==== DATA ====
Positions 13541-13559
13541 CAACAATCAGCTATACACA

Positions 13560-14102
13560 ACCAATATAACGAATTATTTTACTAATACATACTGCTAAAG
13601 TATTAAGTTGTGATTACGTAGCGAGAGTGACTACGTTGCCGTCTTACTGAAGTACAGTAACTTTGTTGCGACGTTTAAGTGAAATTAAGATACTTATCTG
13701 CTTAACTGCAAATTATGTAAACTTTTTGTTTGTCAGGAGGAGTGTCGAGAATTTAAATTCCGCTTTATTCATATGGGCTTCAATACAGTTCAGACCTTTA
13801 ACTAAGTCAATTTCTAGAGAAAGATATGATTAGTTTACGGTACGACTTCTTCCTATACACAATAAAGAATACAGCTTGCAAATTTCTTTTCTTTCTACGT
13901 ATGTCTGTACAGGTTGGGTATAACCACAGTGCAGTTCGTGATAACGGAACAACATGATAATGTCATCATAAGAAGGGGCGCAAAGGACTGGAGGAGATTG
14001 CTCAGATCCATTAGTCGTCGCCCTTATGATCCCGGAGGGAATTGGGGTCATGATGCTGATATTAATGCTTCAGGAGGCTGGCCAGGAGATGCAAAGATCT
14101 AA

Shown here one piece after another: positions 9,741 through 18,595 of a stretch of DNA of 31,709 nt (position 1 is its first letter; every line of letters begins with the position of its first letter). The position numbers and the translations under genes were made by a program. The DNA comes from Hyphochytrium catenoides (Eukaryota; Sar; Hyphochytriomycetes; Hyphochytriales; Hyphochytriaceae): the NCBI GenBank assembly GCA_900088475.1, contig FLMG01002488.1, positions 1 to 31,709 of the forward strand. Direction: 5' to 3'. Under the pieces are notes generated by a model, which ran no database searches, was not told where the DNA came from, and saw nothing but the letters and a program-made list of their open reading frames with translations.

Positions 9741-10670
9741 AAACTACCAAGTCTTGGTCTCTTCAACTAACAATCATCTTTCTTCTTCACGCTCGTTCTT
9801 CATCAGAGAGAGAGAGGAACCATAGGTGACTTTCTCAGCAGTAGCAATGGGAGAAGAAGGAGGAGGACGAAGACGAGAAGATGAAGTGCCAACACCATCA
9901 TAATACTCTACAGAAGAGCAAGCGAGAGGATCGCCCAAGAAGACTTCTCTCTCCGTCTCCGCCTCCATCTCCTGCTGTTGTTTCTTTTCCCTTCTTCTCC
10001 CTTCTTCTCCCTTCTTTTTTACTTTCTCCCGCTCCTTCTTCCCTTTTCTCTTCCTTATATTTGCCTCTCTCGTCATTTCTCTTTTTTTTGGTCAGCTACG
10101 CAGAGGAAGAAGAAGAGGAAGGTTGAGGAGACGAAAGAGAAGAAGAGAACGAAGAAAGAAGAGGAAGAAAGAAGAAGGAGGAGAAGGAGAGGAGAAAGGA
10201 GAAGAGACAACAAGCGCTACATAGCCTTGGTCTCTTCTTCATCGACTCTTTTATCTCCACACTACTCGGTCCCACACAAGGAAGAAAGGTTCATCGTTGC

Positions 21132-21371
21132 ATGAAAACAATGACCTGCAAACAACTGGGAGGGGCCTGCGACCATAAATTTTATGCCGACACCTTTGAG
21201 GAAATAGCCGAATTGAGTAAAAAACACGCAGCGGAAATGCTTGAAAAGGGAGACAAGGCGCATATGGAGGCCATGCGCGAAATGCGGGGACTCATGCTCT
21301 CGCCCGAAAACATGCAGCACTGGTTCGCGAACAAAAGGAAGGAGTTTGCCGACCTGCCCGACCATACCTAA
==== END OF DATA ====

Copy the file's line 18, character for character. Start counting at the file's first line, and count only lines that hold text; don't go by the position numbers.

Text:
10201 GAAGAGACAACAAGCGCTACATAGCCTTGGTCTCTTCTTCATCGACTCTTTTATCTCCACACTACTCGGTCCCACACAAGGAAGAAAGGTTCATCGTTGC